“Every heart sings a song, incomplete, until another heart whispers back. Those who wish to sing always find a song. At the touch of a lover, everyone becomes a poet.” ~ Plato
Friends of Mine
James W. Foley
Good-morning, Brother Sunshine,
Good-morning, Sister Song,
I beg your humble pardon
If you’ve waited very long.
I thought I heard you rapping,
To shut you out were sin,
My heart is standing open,
Good-morning, Brother Gladness,
Good-morning, Sister Smile,
They told me you were coming,
So I waited on a while.
I’m lonesome here without you,
A weary while it’s been,
My heart is standing open,
Good-morning, Brother Kindness,
Good-morning, Sister Cheer,
I heard you were out calling,
So I waited for you here.
Some way, I keep forgetting
I have to toil or spin
When you are my companions,
Do you treat yourself as well as you treat your friends and family?
That simple question is the basis for a burgeoning new area of psychological research called self-compassion — how kindly people view themselves. People who find it easy to be supportive and understanding to others, it turns out, often score surprisingly low on self-compassion tests, berating themselves for perceived failures like being overweight or not exercising.
The research suggests that giving ourselves a break and accepting our imperfections may be the first step toward better health. People who score high on tests of self-compassion have less depression and anxiety, and tend to be happier and more optimistic. Preliminary data suggest that self-compassion can even influence how much we eat and may help some people lose weight.
“Nobody has ever measured, not even poets, how much the heart can hold.” ~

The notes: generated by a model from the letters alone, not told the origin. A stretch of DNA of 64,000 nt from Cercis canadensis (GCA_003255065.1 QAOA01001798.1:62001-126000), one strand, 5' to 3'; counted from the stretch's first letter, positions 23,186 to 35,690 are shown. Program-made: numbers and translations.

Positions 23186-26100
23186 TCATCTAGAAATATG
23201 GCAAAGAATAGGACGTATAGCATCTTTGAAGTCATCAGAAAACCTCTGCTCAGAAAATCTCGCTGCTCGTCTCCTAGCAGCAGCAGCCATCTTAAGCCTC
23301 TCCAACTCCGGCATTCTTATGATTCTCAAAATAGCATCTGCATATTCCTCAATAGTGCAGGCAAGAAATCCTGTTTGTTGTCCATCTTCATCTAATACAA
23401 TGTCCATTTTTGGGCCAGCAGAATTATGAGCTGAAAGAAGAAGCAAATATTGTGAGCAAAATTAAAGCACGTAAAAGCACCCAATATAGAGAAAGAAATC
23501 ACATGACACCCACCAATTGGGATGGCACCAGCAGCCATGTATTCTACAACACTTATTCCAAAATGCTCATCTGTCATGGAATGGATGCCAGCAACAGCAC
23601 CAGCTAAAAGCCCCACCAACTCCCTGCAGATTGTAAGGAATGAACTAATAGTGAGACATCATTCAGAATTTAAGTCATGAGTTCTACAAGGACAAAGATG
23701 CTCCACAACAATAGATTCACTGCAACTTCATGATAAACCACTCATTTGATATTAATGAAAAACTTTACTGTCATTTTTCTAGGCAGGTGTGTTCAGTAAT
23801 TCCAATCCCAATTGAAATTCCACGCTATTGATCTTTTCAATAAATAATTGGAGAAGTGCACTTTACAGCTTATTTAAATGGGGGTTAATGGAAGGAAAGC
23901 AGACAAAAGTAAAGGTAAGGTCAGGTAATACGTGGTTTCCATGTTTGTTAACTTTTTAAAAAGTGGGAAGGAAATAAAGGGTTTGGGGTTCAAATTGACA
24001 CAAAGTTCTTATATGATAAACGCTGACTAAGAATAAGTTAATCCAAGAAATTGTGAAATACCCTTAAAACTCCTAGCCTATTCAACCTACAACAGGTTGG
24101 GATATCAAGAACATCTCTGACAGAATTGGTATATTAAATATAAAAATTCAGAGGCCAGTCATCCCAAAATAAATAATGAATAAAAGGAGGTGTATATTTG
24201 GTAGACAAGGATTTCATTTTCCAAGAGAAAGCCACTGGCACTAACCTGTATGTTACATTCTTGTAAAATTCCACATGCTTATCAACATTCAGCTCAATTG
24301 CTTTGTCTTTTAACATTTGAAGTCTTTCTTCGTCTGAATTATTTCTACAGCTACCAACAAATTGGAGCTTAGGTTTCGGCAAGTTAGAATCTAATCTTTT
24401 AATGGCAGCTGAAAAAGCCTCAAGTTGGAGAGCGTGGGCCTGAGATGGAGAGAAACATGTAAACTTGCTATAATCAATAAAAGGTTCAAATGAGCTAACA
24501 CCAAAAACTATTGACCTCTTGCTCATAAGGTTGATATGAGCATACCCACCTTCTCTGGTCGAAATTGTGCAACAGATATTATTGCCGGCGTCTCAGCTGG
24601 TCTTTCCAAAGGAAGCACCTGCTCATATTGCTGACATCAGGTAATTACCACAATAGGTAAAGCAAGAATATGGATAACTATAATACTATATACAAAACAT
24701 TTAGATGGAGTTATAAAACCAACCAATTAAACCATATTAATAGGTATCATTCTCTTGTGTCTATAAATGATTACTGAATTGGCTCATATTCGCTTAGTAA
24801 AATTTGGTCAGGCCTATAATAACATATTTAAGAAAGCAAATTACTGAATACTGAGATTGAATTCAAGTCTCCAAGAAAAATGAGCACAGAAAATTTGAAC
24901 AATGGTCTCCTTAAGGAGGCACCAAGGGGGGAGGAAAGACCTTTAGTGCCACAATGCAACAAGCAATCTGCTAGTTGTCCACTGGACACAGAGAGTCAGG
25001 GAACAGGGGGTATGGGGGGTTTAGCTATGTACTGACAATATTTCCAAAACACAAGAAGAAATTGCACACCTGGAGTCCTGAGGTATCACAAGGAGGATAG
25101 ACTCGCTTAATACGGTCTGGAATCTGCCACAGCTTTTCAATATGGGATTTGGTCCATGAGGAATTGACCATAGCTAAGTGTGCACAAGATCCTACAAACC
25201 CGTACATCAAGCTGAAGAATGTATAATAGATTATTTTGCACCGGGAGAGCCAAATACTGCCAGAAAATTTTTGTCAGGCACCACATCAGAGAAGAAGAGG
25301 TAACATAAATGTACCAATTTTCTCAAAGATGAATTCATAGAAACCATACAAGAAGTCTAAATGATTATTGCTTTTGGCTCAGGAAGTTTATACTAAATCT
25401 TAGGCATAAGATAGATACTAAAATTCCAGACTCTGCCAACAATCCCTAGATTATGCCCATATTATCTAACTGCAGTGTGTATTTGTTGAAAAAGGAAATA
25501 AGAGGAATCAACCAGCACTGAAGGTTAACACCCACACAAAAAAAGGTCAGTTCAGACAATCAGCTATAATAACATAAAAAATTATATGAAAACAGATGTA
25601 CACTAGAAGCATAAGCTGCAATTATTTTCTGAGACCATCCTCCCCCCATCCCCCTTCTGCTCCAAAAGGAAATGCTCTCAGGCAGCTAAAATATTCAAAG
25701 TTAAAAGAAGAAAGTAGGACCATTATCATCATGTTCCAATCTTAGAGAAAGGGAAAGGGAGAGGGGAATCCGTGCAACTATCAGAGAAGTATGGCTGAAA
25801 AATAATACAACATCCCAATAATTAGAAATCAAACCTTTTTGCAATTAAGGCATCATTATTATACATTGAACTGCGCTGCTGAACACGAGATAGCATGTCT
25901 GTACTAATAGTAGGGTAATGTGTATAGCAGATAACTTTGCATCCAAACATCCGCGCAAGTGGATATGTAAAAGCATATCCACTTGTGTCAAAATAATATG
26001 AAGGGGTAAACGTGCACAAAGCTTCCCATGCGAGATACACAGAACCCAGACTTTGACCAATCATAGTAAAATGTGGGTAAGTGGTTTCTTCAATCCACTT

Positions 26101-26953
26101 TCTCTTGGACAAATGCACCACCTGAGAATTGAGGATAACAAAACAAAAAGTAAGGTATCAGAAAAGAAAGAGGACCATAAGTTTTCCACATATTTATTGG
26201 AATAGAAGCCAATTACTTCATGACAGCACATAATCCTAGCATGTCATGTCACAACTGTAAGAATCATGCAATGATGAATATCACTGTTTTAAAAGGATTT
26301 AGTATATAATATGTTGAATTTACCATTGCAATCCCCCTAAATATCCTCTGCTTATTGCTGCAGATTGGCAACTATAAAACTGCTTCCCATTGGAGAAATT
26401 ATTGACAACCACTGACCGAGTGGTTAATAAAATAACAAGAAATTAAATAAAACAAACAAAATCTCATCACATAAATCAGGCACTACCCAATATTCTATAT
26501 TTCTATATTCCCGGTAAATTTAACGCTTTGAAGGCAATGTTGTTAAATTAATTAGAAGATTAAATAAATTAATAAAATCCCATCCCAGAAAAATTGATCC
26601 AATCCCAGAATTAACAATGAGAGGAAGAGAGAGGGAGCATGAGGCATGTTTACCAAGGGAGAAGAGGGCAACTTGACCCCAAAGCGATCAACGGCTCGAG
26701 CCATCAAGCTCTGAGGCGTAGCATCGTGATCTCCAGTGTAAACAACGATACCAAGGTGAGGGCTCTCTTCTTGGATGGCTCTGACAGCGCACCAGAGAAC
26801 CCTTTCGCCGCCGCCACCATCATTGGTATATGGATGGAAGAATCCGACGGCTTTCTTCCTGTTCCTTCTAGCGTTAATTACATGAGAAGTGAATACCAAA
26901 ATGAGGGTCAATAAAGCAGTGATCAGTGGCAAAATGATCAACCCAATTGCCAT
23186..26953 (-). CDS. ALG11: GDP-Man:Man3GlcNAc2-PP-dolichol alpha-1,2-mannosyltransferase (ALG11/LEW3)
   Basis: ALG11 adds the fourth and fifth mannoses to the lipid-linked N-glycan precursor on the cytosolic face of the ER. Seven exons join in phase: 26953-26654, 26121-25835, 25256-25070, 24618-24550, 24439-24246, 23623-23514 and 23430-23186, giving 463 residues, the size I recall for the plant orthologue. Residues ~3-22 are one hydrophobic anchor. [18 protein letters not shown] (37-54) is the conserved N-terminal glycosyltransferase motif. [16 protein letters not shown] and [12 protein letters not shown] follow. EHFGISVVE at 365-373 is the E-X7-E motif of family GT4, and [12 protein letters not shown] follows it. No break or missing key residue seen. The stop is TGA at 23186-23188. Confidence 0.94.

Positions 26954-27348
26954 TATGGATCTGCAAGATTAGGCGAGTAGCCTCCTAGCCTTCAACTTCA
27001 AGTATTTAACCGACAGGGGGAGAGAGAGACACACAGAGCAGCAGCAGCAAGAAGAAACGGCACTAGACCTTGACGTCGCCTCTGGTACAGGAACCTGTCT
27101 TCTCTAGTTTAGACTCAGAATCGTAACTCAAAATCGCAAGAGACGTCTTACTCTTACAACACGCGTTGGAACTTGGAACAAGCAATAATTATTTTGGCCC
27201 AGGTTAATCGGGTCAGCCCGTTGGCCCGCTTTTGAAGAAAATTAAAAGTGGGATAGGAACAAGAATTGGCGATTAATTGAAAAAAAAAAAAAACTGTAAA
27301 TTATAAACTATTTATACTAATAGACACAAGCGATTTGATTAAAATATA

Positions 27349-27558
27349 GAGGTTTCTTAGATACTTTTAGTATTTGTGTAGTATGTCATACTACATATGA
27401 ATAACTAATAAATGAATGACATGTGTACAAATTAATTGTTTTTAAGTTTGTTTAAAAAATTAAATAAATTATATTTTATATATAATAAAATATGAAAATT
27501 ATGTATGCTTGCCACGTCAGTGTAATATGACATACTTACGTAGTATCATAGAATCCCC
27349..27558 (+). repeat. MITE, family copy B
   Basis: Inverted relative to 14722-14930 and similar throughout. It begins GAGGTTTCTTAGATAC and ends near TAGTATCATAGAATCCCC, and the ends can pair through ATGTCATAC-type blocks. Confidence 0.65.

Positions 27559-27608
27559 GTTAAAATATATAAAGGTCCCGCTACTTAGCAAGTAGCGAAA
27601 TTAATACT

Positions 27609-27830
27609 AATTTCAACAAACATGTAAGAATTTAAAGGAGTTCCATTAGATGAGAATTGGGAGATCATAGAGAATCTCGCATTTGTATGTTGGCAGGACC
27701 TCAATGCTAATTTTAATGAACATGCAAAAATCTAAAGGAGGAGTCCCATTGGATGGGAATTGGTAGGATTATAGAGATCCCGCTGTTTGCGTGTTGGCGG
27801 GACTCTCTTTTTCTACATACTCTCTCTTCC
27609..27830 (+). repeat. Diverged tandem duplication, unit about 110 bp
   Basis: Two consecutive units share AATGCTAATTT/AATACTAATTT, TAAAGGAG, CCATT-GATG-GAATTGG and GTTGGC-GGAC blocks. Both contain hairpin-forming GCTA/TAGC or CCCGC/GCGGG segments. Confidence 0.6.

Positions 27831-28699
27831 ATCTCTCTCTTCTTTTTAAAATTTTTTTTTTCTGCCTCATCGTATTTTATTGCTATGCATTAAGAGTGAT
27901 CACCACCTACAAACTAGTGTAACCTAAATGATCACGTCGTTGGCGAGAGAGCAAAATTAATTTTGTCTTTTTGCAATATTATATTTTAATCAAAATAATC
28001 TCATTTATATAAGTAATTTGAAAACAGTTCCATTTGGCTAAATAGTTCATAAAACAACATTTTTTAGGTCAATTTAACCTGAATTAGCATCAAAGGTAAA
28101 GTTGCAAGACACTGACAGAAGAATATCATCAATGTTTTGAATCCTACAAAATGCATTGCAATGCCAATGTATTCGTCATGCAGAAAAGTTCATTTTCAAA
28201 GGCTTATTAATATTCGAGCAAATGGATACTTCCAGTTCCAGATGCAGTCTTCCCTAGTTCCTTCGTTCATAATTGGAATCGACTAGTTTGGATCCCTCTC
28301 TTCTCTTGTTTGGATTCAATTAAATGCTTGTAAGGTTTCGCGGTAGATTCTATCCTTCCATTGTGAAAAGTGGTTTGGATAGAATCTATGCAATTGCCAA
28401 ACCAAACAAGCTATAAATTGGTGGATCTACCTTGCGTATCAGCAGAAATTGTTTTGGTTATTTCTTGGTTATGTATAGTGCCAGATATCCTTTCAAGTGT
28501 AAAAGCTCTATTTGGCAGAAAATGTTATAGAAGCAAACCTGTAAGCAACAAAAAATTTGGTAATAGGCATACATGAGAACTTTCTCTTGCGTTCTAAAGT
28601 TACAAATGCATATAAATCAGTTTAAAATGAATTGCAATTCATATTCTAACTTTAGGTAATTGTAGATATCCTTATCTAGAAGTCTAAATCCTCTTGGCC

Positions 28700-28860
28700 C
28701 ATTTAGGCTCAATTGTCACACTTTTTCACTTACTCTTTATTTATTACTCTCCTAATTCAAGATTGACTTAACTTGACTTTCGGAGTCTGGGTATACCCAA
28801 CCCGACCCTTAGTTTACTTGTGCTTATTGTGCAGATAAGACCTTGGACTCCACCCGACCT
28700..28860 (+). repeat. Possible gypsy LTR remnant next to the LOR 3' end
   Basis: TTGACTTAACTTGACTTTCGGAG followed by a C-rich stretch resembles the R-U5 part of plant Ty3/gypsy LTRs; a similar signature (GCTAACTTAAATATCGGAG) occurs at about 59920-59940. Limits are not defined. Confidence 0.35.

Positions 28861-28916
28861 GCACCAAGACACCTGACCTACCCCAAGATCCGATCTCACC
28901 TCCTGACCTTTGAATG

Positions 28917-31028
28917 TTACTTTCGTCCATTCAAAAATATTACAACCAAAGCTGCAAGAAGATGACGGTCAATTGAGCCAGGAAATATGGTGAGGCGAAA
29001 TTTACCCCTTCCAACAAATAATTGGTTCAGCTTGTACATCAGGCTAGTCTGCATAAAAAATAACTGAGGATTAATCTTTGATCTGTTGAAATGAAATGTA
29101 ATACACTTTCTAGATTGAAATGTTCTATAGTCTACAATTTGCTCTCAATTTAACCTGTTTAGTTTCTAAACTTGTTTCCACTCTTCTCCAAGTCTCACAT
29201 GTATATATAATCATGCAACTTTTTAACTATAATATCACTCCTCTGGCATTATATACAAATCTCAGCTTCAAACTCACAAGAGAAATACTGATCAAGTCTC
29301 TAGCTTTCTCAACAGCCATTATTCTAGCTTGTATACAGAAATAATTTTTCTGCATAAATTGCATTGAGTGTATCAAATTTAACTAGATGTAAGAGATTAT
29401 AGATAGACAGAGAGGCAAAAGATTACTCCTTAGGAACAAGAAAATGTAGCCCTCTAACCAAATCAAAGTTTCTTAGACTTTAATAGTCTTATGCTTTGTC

“Have enough courage to trust love one more time and always one more time.” ~
Christian D. Larson
To be so strong that nothing
can disturb your peace of mind.
To talk health, happiness, and prosperity
to every person you meet.
To make all your friends feel
that there is something in them
To look at the sunny side of everything
and make your optimism come true.
To think only the best, to work only for the best,
and to expect only the best.
To be just as enthusiastic about the success of others
as you are about your own.
To forget the mistakes of the past
and press on to the greater achievements of the future.
To wear a cheerful countenance at all times
and give every living creature you meet a smile.
To give so much time to the improvement of yourself
that you have no time to criticize others.
To be too large for worry, too noble for anger, too strong for fear,
and too happy to permit the presence of trouble.
To think well of yourself and to proclaim this fact to the world,
not in loud words but great deeds.
To live in faith that the whole world is on your side
so long as you are true to the best that is in you.”